The Paper of the Month for January is from the British Journal of Nutrition and is entitled 'Joint association of alcohol consumption and adiposity with alcohol- and obesity-related cancer in a population sample of 399,575 UK adults'  by Elif Inan-Eroglu and Peter Sarich.

Excess body weight and alcohol consumption are both modifiable risk factors for many adverse health outcomes, including cancer. Alcohol is classified as Group 1 carcinogen by the International Agency for Research on Cancer (IARC), and alcohol consumption is associated with a higher incidence of seven cancer types. Excess body weight is also associated with at least 13 cancer types. Although these factors have been known to be linked with cancer for many years, very few studies have investigated the joint association between alcohol consumption and excess body weight with cancer risk.

As part of a collaboration between the Charles Perkins Centre and the Daffodil Centre at the University of Sydney, we aimed to investigate the joint effect of alcohol consumption and adiposity on the risk of cancer using the UK Biobank. We used a sample of almost 400,000 participants aged between 40-69 years who did not have cancer at baseline. Alcohol consumption at baseline was self-reported as the number of UK units consumed per week and the participants were grouped as never drinkers, previous drinkers, within guideline drinkers (up to 14 units per week) and above guideline drinkers (greater than 14 units per week). We measured three different markers of excess body weight: body fat percentage, waist circumference and body mass index.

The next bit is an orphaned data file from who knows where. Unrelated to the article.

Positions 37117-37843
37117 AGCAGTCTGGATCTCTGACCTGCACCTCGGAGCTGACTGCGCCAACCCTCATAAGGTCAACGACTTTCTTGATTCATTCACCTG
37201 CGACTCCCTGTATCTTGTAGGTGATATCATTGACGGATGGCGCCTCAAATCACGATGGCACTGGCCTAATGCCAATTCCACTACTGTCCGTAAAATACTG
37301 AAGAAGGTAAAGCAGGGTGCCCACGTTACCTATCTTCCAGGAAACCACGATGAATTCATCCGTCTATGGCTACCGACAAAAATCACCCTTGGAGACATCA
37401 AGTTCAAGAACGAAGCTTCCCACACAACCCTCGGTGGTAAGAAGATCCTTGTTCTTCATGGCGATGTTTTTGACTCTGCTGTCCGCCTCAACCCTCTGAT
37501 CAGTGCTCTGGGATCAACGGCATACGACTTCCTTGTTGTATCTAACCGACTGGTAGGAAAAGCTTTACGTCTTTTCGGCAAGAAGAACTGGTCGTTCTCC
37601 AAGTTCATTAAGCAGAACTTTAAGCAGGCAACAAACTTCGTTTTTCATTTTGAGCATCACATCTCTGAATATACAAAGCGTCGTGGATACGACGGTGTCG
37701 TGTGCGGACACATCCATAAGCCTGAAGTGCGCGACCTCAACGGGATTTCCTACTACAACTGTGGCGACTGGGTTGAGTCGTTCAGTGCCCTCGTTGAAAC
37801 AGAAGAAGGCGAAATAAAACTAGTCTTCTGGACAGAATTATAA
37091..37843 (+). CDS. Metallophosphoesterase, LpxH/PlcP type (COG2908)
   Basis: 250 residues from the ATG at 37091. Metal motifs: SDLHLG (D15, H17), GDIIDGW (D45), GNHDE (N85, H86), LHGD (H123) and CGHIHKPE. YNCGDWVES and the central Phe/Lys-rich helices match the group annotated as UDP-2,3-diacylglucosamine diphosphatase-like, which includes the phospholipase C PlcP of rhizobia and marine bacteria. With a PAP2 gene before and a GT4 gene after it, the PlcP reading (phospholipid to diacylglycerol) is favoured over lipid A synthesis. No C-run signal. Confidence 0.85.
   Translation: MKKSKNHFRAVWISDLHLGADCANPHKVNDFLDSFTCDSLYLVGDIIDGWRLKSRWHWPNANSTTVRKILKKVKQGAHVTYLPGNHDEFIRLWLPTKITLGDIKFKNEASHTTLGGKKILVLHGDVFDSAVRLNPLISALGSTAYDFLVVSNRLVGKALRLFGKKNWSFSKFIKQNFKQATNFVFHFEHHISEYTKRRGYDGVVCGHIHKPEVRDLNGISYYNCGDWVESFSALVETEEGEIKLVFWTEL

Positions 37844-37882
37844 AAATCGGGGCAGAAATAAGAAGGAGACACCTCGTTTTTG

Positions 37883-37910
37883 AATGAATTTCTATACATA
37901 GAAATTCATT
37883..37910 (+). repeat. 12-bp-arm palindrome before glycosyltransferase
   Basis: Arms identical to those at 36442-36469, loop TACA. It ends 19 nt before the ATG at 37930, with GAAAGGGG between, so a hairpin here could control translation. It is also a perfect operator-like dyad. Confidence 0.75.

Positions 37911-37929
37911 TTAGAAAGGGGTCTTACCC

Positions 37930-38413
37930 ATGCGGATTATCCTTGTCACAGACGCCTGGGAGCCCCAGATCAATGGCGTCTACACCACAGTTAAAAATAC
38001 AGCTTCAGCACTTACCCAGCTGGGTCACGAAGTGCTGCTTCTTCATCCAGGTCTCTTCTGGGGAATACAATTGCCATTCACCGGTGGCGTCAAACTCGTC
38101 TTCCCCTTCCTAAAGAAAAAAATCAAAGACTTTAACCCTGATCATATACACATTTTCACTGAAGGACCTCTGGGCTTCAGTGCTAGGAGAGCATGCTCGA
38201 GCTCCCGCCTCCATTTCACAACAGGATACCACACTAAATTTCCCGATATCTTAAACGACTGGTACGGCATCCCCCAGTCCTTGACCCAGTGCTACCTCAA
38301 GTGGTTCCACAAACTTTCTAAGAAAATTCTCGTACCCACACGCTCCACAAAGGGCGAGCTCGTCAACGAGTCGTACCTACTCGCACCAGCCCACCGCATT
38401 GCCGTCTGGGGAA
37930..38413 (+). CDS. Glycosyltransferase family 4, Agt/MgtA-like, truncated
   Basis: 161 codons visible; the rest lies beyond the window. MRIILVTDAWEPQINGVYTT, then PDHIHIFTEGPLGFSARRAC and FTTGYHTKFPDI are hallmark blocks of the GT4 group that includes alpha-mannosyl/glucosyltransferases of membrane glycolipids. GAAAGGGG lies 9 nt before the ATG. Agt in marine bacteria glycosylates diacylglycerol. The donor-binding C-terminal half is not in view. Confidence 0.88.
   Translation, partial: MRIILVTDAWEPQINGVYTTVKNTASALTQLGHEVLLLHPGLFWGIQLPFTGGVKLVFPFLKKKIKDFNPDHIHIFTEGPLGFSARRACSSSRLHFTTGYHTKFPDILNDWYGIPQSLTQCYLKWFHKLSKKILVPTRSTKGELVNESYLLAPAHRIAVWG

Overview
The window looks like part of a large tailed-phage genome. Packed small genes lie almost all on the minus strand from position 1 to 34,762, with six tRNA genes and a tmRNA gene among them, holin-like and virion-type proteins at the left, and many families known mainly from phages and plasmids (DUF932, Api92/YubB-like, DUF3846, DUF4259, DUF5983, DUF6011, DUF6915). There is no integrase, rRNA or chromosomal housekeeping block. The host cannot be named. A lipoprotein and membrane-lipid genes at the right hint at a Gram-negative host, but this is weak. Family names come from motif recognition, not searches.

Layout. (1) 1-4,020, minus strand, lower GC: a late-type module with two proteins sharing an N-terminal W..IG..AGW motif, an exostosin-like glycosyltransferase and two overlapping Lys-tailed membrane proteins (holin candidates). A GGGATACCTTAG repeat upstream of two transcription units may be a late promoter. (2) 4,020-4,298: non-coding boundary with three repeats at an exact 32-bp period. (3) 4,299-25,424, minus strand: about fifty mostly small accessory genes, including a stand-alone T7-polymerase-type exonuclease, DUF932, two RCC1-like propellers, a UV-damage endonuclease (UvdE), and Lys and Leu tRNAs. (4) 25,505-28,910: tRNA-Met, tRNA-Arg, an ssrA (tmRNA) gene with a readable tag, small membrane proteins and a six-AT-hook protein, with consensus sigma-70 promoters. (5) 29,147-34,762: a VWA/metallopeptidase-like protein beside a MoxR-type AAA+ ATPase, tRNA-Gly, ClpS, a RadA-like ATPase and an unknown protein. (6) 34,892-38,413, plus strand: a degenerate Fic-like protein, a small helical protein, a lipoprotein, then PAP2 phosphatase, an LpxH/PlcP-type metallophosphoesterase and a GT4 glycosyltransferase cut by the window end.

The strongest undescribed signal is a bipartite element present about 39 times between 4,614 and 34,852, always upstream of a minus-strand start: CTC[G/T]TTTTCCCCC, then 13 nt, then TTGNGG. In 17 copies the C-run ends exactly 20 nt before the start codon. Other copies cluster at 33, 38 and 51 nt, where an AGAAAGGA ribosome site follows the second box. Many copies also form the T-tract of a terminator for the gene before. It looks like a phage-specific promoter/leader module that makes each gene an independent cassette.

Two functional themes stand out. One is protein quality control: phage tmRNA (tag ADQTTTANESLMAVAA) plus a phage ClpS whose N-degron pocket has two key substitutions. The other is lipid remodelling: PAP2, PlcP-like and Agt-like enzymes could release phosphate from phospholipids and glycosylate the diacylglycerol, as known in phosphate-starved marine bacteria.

Over a follow-up period of 12 years, 61,898 participants developed cancer - 17,617 were alcohol-related cancers and 20,214 were obesity-related cancers. Participants who drank alcohol above the level recommended by UK guidelines, and who were classified as overweight or obese, had the highest risk of developing cancer overall. We found that across all markers of excess body weight, participants with higher adiposity levels who drank more than the recommended guidelines, were at greater risk of cancer. Compared to participants who never drank alcohol and had the lowest body fat percentage, those in the highest body fat percentage tertile who drank within the recommended alcohol guidelines were 53% more likely to develop alcohol-related cancers; while those who drank above alcohol guidelines were at 61% greater risk.

Regardless of alcohol intake, we identified a dose-response relationship between higher waist circumference and the risk of developing obesity-related cancer. People with larger waistlines who drank more than the recommended alcohol level had a 17% greater risk of developing obesity-related cancer compared to those with a healthy waist measurement (< 80 cm for women, < 94 cm for men) who never drank; while risk for participants in the group with the highest waist circumference who drank above alcohol guidelines, was 28% higher.

We found that excess body weight may exacerbate the harmful effect of alcohol on cancer risk, strengthening the evidence for the importance of limiting consumption of alcohol and maintaining a healthy weight to reduce cancer risk. This effect was above and beyond the impact of each risk factor individually. The World Cancer Research Fund (WCRF) recommends that for cancer prevention, it is best not to consume alcohol, and that if people choose to drink, to follow the national guidelines of no more than 14 drinks per week, spread over at least three days. The WCRF also recommends that for cancer prevention, people should keep their weight within the healthy weight range (body mass index 18.5 to 24.9 kg/m2, and waist circumference of < 80 cm for women and < 94 cm for men) and avoid weight gain in later life.

This study is now published in the British Journal of Nutrition: Inan-Eroglu E, Huang B, Sarich P, Nassar N, Stamatakis E. Joint associations of alcohol consumption and adiposity with site-specific cancer in a population sample of 399,575 UK adults. Br J Nutr. 2022.

Elif Inan-Eroglu and Peter Sarich.